You don’t have to have the gift of writing or speaking to be a good communicator, but you do have to have a few other qualities, such as:

  1.  Consideration for others.  What difficulties are you causing by failing to touch base, check in, offer your assistance or prayer or just an ear?  What open doors do you create by taking time to acknowledge and show respect for someone else?
  2. Accountability.  A follower of Christ should have absolutely no issue with being above-board, honest,  a submitter to authority, and thoughtful to others in general (even those to whom we don’t “owe” accountability).
  3. Humility.  Sometimes the other person doesn’t need a lecture; he or she needs for you to listen and show empathy.  You’ll never be able to do that if you’re all the time trying to fix the other person!  Think…remove the beam in my own eye, then I can help remove the speck in my brother’s!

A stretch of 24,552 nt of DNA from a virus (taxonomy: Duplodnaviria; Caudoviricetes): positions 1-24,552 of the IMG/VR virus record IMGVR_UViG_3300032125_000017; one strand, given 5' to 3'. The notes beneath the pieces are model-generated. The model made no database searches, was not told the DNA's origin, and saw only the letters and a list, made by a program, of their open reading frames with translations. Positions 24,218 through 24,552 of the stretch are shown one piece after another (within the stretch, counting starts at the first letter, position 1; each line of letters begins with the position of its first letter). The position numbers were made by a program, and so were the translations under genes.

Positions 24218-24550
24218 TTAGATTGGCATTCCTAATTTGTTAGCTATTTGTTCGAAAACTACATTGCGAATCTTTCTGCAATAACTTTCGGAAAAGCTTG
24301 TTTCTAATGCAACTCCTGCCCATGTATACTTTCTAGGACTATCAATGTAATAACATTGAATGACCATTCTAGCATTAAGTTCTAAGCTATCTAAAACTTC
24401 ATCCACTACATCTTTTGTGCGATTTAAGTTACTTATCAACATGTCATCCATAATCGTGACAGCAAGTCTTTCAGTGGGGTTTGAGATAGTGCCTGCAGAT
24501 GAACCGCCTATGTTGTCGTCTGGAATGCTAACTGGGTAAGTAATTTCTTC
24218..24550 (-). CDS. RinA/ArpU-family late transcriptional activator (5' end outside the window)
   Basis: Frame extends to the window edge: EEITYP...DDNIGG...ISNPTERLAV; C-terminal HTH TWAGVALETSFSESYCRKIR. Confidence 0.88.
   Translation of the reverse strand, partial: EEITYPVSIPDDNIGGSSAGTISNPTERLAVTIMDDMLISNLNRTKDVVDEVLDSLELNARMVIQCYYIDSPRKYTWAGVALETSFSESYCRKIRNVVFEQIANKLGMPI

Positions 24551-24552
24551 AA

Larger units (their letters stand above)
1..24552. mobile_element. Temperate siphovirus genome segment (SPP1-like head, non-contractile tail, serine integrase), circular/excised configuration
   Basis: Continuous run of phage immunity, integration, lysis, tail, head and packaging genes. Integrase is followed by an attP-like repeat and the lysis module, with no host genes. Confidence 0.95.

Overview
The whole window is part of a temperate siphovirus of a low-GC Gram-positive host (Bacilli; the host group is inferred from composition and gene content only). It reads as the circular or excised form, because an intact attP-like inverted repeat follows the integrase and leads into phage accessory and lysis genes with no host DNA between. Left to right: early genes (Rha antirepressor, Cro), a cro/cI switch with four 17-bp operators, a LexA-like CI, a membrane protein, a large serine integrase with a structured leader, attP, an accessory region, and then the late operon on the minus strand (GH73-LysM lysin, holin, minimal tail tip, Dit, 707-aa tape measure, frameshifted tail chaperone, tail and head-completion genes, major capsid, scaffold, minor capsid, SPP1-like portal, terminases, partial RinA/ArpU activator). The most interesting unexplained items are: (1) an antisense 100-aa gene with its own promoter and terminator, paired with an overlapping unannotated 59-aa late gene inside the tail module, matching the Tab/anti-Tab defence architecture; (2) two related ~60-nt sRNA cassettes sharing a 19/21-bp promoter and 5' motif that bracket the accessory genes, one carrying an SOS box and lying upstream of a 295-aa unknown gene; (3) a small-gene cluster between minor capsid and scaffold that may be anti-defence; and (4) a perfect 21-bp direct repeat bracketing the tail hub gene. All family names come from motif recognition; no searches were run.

4. Humility again!  Don’t use “the silent treatment” as a way to punish your spouse, your child, or any other person.  We need to check our spirit when we find pleasure in letting someone sweat.  I’m not going to say that there’s never an appropriate time for us to delay a response, but the Holy Spirit knows when we’re using this tactic to get revenge or to manipulate.
  5. Quickness to repent.  If you are wrong, be willing to acknowledge it (by communicating such) and change!  Don’t stubbornly pack your withheld apology around.  A mature believer will sometimes follow the Holy Spirit’s lead and be the FIRST to extend the olive branch–even when he or she was in the right!  Blessed are the peacemakers…and sometimes peacemakers have to be the icebreakers.